Andrew Louis has asked a few questions about the disease which we'll go into one by one.
1. Why do we assess the success or failure of the treatment by measuring TSH levels? Why not T3 or T4?
With Hashimoto's thyroiditis, one has some residual thyroid function, just not enough to produce sufficient quantities of T4 and T3, which are therefore low. The level of TSH (which orders the thyroid to produce T4 and T3) will be higher than normal, which is fundamentally analogous to the body screaming at the thyroid to produce more hormones. This screaming does work a bit, as it forces what remains of the thyroid gland to work harder and make more of the thyroid hormones.
If you replace T4 a little, but not completely, you may end up with normal T4 levels - but only because the pituitary, via TSH, is still forcing the functional parts of the gland to work harder than normal. Only when T4 has been completely replaced will this screaming match stop, and the TSH will return to normal.
This is why TSH is a better measure of the success, or failure, of our treatment than T4.
2. Do patients benefit from T3 replacement?
In theory, giving T4 alone should be enough, since the body naturally converts some T4 to the more potent T3. However, some studies suggest that patients report feeling better, symptomatically, when given T3 together with their T4. More studies are needed on this at present, but it might be worth a try in some patients. However, taking T3 alone is not recommended, because T3 has a much shorter half-life than T4. This means that T3 would have to be taken 3-4 times per day and you would have to cope with levels of T3 that would fluctuate quite a lot (which can cause odd symptoms).
3. Can patients with Hashimoto's thyroiditis have normal TSHs and yet be symptomatic?
No, not for all intents and purposes. Autoimmune destruction of the gland will reduce its output of T4 and T3. This should stimulate the pituitary to produce more TSH than normal, as a way of signalling to the (remaining) thyroid to up its production levels.
However, it is possible to suffer from hypothyroidism despite normal TSH levels, although this is rare. It involves some sort of anterior pituitary pathology, whereby this gland is unable to produce enough TSH for that patient, even though the TSH is still within population norms. T4 will be low in this case, providing for an easy measurement. This is not, however, Hashimoto's thyroiditis.
4. Is there a benefit between the synthetic and the natural preparations of thyroid replacement hormones?
'Natural' preparations are made from the thyroid tissues of other animals. However, they are not recommended, as the quantity and potency of the thyroid hormones can vary greatly between batches. Anyway, 'synthetic' levothyroxine is identical to thyroxine, which is the natural version of this hormone made by your own thyroid gland.
5. Since Hashimoto's disease is chronic, why have a a lifetime of monitoring and dose changes? Why not simply remove the thyroid all together?
Alas, removing the gland wouldn't avoid a lifetime of monitoring and potential dose changes. In fact, a treatment for many cases of hyperthyroidism involves removing the gland (either surgically or with radioactive iodine), thus rendering these patients hypothyroid as a consequence. And as with Hashimoto's thyroiditis, such people also need lifelong monitoring to get their thyroid hormone levels right. However, once they are stable, levels only need checking annually, or even less frequently.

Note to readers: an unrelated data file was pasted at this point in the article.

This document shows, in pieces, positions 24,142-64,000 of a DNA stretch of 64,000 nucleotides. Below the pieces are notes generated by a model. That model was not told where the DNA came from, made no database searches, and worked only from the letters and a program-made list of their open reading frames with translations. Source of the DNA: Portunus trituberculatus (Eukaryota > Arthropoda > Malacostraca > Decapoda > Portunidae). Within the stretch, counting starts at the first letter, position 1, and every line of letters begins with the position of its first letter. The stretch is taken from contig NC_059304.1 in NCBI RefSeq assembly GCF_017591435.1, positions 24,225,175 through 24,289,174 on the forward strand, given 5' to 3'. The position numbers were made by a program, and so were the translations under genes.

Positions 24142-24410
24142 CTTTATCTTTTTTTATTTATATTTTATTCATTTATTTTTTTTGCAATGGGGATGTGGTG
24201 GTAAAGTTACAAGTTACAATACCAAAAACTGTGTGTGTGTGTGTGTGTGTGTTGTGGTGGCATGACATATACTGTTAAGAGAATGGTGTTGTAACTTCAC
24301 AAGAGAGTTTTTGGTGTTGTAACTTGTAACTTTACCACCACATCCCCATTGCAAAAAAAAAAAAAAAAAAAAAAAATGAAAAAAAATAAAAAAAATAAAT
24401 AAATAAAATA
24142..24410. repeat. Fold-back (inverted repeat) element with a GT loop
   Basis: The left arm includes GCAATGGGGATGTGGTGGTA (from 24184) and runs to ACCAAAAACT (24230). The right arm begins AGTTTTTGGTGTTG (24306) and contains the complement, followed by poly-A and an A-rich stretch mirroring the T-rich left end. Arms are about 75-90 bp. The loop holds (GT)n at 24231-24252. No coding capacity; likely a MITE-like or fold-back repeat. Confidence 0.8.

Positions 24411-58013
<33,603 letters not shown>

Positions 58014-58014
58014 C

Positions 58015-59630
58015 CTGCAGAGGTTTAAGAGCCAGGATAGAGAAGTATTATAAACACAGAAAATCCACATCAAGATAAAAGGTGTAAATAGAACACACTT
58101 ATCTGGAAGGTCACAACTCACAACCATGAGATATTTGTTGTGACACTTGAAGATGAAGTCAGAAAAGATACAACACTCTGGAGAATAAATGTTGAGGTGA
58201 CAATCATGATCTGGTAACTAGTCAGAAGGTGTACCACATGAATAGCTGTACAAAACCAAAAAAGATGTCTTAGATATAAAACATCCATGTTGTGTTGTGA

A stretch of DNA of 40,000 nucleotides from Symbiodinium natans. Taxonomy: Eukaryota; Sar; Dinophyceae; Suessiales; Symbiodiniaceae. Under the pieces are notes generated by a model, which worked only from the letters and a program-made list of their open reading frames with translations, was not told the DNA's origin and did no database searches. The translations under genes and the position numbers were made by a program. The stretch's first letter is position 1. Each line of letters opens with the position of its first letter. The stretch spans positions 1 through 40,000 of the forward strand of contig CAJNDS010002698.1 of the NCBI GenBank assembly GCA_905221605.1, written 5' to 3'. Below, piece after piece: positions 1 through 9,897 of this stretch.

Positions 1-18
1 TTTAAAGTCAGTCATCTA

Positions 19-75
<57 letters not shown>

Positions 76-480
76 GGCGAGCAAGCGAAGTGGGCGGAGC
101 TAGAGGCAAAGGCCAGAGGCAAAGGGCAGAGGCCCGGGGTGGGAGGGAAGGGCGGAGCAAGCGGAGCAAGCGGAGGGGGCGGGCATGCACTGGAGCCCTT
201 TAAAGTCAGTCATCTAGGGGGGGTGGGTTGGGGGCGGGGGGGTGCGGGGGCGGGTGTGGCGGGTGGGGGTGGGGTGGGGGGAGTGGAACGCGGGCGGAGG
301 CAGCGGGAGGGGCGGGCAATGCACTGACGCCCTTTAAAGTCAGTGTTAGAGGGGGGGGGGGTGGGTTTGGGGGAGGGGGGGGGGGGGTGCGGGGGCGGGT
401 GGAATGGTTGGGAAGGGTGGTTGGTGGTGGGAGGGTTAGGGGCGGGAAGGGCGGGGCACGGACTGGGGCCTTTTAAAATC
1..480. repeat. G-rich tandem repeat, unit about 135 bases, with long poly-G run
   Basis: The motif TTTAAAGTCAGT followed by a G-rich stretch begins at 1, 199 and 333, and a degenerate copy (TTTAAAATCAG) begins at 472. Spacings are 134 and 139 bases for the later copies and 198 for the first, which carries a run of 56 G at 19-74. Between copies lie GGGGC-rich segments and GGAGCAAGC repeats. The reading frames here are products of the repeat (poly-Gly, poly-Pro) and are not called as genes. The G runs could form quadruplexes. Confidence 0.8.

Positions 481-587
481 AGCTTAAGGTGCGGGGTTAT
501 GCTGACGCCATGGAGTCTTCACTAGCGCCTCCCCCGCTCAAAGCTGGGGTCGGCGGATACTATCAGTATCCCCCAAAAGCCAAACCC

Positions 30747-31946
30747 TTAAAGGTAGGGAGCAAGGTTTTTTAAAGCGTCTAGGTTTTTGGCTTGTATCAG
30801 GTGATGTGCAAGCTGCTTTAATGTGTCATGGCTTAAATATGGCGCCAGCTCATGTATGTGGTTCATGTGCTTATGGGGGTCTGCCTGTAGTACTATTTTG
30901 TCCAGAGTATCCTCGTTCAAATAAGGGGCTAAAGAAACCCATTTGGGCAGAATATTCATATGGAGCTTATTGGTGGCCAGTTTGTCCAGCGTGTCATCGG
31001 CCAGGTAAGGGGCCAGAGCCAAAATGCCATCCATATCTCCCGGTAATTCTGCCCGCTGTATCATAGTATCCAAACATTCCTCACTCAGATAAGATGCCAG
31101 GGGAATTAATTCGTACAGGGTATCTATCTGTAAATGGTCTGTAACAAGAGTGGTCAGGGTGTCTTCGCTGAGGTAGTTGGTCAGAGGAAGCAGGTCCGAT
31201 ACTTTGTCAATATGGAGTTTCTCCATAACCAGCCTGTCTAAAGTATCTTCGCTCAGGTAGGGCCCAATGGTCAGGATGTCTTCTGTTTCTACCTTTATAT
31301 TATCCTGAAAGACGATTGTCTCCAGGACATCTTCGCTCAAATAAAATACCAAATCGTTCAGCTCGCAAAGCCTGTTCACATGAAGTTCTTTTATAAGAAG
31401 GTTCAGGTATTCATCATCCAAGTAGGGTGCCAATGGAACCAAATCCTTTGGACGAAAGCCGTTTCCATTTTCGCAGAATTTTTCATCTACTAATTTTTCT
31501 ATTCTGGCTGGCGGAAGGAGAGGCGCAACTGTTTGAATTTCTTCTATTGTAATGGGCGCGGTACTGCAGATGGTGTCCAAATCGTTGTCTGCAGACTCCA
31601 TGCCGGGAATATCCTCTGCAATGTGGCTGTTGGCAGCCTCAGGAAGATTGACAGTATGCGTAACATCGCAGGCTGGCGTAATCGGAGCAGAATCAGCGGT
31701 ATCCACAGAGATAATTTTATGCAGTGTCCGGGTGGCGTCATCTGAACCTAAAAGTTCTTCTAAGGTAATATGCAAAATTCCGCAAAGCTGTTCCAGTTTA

Removing the gland also has several disadvantages. For one, no surgical procedure is without risk, especially when operating in the dangerous neck area. Furthermore, since there is some functional thyroid tissue remaining, it is best to leave it in place. The reason that the average person doesn't need to measure their thyroid hormone levels annually is because the body will naturally adjust its levels to match the demands of the time. As much as possible, this function should be left intact, even if it needs a little artificial supplementation. Removing the thyroid in its entirety would make the levels even harder to control.
6. How do the adrenal glands (and cortisol) relate?
Usually they don't really. However, Hashimoto's thyroiditis is associated with other autoimmune diseases in a minority of cases. One of these is Addison's disease, which is chronic insufficiency of the adrenal cortex. (It has many causes; this is just one of them.) This would result in low cortisol levels (but there are many other causes of this biochemical phenomenon too!).
7. I hear there are advances on the way to cure auto-immune disease. Do you know anything about this?
Auto-immune diseases can be treated by:
- Ignoring their cause and simply treating the symptoms - this is done in auto-immune thyroiditis and diabetes mellitus type 1, for instance. If you can get away with it safely, this is actually the best option.
- Trying to suppress the immune system in general - this rather drastic approach is reserved as a last resort against debilitating illnesses, but its place is well-established if used judiciously.
- Trying to modulate the immune system subtly - this newer approach is more promising, but amazingly difficult to get right. It can be done pharmacologically, or, even more recently, via gene therapy.
However, I'm not aware of any established and proven treatment options apart from replacing the missing thyroid hormones pharmacologically. The rest is either nonsense (as in some 'alternative' naturopathic remedies) or still being studied. However, I'm not an endocrinologist, so if you've heard of anything new, let me know and I'll look into it. :)